Hereditary Breast Cancer (Including BRCA1 and BRCA2)

To compare directly to other hereditary cancer panels offered by ARUP Laboratories, see the Hereditary Cancer Panel Comparison table.

  • Germline analysis of the BRCA1 and BRCA2 genes in individuals with a suspected diagnosis of HBOC syndrome
  • Testing minors for adult-onset conditions is not recommended. Testing will not be performed on minors without prior approval. For additional information, please contact an ARUP genetic counselor at 800-242-2787.
  • Germline analysis of high lifetime risk (>40%) hereditary breast cancer genes (including BRCA1 and BRCA2) for individuals with personal or family history of hereditary breast or other related cancers
  • Testing minors for adult-onset conditions is not recommended. Testing will not be performed on minors without prior approval. For additional information, please contact an ARUP genetic counselor.
  • Germline analysis of moderate and high lifetime risk (>15%) hereditary breast cancer genes (including BRCA1 and BRCA2) for individuals with personal or family history of hereditary breast or other related cancers
  • Testing minors for adult-onset conditions is not recommended. Testing will not be performed on minors without prior approval. For additional information, please contact an ARUP genetic counselor.
  • Testing for a known familial sequence variant by sequencing gene of interest. A copy of the family member’s test result documenting the familial gene variant is REQUIRED.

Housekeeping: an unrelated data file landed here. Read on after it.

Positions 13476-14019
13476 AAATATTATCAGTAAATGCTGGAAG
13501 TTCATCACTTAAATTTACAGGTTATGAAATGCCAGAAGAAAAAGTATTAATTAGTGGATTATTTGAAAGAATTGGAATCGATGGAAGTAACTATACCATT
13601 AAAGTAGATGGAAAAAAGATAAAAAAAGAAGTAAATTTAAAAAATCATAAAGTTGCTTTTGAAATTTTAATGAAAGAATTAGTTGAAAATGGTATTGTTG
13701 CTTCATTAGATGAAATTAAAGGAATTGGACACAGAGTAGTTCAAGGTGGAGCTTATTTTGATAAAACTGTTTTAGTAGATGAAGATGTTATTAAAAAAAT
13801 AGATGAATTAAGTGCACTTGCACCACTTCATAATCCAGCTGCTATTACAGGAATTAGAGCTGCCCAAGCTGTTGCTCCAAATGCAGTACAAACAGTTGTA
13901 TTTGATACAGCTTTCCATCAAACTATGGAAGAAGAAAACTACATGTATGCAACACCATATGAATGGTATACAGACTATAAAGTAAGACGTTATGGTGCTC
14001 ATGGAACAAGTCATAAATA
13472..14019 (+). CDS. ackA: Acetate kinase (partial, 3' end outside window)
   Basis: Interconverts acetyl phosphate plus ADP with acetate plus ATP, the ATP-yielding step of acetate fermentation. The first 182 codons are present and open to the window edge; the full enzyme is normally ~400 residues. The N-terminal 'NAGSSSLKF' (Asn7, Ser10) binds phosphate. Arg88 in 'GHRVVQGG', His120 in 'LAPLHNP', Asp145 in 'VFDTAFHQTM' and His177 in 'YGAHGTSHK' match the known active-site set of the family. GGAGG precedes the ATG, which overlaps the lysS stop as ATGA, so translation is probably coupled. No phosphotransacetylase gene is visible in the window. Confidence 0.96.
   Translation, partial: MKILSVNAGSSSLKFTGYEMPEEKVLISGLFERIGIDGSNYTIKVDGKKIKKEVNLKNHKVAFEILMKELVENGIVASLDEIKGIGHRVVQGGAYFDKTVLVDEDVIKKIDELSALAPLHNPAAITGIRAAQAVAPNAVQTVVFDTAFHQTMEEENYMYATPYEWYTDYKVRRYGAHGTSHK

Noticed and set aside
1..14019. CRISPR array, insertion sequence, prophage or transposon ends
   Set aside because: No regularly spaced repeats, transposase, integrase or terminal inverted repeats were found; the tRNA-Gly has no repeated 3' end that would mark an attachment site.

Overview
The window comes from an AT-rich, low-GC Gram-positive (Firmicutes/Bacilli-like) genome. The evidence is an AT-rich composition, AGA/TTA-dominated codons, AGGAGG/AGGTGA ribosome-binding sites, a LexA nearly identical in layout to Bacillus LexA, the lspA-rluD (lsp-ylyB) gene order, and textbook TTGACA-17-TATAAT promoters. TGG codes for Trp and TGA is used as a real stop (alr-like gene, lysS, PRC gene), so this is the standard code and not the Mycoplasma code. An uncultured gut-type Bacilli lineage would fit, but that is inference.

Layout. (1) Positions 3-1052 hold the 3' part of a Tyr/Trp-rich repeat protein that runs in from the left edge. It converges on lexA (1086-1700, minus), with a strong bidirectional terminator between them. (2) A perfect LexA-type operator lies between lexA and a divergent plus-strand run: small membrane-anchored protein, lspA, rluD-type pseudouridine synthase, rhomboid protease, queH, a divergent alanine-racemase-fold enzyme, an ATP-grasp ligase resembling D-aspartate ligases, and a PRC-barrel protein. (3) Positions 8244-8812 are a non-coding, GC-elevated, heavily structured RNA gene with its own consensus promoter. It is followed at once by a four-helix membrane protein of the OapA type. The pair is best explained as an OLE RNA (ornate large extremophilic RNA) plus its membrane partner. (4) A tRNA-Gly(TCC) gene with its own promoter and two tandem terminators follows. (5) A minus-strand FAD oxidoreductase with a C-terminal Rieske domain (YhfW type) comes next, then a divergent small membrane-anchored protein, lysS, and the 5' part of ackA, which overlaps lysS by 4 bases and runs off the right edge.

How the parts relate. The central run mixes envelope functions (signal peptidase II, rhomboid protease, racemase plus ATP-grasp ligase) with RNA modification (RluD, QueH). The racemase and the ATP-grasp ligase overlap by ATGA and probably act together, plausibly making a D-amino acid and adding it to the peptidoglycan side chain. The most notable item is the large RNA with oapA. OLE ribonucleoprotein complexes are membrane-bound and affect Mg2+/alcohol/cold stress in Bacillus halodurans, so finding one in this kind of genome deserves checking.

• To determine if the variant(s) of interest are detectable by this assay, contact an ARUP genetic counselor.

Pathogenic germline variants in multiple genes have been implicated in hereditary breast cancer. Hereditary cancer syndromes are often characterized by an early age of cancer onset (typically before 50 years of age) and multiple, multifocal, and/or similar cancers in a single individual or in a closely related family member(s). Pathogenic variants in the BRCA1 and BRCA2 genes are associated with the most common cause of hereditary breast cancer, known as BRCA1- and BRCA2-associated hereditary breast and ovarian cancer (HBOC) syndrome. Other inherited causes of hereditary breast cancer have been identified. Additional screening, and in some cases, risk-reducing options have been recommended for individuals with pathogenic variants in moderate to high-risk hereditary breast cancer genes. For a more comprehensive test for hereditary causes of breast and/or gynecological cancers, please see the Hereditary Breast and Gynecological Cancers Panel, which includes an analysis of BRCA1 and BRCA2.

Disease Overview

BRCA1- and BRCA2-Associated HBOC Syndrome

BRCA1- and BRCA2-associated HBOC syndrome is caused by a single germline BRCA1 or BRCA2 pathogenic variant and results in an increased lifetime risk of certain cancers. 

Lifetime Cancer Risk by Type
Cancer Type Cancer Risk by Gene
BRCA1 BRCA2

Breast cancer (female)

55-72% by 70 yrs of age

45-69%

Breast cancer (male)

1-2%

6-8%

Ovarian cancer (including fallopian tube and peritoneal)

39-44%

11-17%

Pancreatic cancer

1-3%

3-5% by 70 yrs of age

Prostate cancer

29% by 85 yrs of age

60% by 85 yrs of age

Melanoma

1.6% (same as general population)

Elevated risk

Source: Petrucelli, 2022 

Others

See Genes Tested table for more information about the other syndromes included in the Hereditary Breast Cancer: High-Risk Panel and Hereditary Breast Cancer: Guidelines-Based Panel.

Genetics

Genes Tested by Panel

Genetic Markers Included in ARUP Breast Cancer Panel Tests
Gene BRCA1 and BRCA2-Associated HBOC Syndrome Panel, Sequencing and Deletion/Duplication 3001855 Hereditary Breast Cancer High-Risk Panel, Sequencing and Deletion/Duplication 3005632 Hereditary Breast Cancer Guidelines-Based Panel, Sequencing and Deletion/Duplication 3005654

BRCA1

BRCA2

CDH1

 

PALB2

 

PTEN

 

TP53

 

ATM

 

 

BARD1

 

 

CDH1

 

 

CHEK2

 

 

NF1

 

 

STK11